Anthony Noack writes and performs The Preacher. As “Dave “Davidson the set-up is is at first that of a typical comedy stand-up, albeit without a live audience, but quickly moves into a digital theatre performance of the Bible’s Book of Ecclesiastes.
In Noack’s world, the stand-up comic is the preacher of our time (and conversely, the preacher of Biblical times attracted the crowds the biggest comics command in today’s arenas). It is an interesting perspective that never gets fully stretched.
In many ways, this is a curious show. Even those of us brought up on television comedy are attuned to the sound of laughter from those watching. Here, with routines falling into pockets of silence, the effect is a little disconcerting.
Here, a man, a microphone, a stool, a glass of wine recall the genius of Dave Allen’s monologues, and The Preacher‘s nod to religious themes feels safely familiar. The comic slant of this preacher also hints at the Prophets in The Life of Brian. But this is not a comedy show, nor a dramatic one.
Ecclesiastes is both in the Christian Old Testament and the Hebrew Megillot. Traditionally attributed to Solomon, the title translates in English as “preacher”, hence this show’s title. Our character comic is a Jew who presents Christian comedy for all tastes, an angle that could have been further mined to strengthen the show.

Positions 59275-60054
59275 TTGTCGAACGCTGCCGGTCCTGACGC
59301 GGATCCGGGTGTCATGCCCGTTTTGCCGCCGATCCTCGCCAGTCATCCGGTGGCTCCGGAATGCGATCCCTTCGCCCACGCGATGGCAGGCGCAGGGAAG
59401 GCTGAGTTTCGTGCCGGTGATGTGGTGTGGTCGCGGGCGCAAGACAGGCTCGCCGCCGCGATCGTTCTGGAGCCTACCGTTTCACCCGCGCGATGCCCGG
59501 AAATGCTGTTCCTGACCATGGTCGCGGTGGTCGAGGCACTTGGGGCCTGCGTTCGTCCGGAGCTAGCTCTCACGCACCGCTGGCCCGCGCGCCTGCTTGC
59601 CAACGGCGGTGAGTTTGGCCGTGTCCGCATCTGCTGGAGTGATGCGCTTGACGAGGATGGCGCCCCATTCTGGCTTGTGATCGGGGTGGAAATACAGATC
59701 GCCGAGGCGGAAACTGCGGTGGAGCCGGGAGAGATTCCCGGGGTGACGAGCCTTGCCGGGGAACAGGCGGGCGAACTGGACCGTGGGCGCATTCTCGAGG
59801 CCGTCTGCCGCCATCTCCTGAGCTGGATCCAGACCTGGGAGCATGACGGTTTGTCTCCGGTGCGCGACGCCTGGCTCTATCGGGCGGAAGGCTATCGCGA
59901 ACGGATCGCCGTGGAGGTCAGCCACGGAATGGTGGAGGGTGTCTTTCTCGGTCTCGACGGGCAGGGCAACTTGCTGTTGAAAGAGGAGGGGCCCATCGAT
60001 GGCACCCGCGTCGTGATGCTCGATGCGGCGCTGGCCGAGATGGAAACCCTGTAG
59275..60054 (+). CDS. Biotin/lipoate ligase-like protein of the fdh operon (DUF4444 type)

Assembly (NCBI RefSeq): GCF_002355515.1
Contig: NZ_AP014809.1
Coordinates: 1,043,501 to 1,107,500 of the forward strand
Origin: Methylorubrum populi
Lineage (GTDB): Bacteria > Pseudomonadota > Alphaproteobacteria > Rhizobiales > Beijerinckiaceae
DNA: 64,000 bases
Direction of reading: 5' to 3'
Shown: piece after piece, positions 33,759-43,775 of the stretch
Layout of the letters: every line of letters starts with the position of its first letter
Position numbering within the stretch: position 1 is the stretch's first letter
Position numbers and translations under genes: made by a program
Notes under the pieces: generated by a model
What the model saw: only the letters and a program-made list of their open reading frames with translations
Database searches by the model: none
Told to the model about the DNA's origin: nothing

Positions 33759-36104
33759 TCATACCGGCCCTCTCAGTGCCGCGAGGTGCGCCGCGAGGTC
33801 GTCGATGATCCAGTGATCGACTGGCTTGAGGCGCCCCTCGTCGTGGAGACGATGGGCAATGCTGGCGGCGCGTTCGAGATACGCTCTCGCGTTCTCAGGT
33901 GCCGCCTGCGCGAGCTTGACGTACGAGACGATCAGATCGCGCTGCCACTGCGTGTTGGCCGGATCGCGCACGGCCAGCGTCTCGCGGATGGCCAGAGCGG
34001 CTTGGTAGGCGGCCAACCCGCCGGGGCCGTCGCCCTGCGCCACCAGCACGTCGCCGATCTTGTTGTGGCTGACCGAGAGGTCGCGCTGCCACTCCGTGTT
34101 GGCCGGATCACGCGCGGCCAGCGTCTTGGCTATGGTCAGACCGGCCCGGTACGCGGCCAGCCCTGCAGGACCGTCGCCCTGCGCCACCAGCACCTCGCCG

You don’t need to know the details of this Holy Book, as the themes of money, family, friendship, and more are universal. As Davidson, Noack’s delivery is easy, earnest, and evangelical, yet never shies away from the wince-inducing joke.
“Funny, yet philosophical”, The Preacher has a lot of material to keep you thinking, but I found the pauses between paragraphs and gags a little bit problematic in this format, and it was hard to maintain a close interest across an hour.
The Preacher runs on demand for the whole of the Brighton Fringe (28 May-27 June): book here.
Fringe rating: ***
LouReviews received complimentary access to review The Preacher.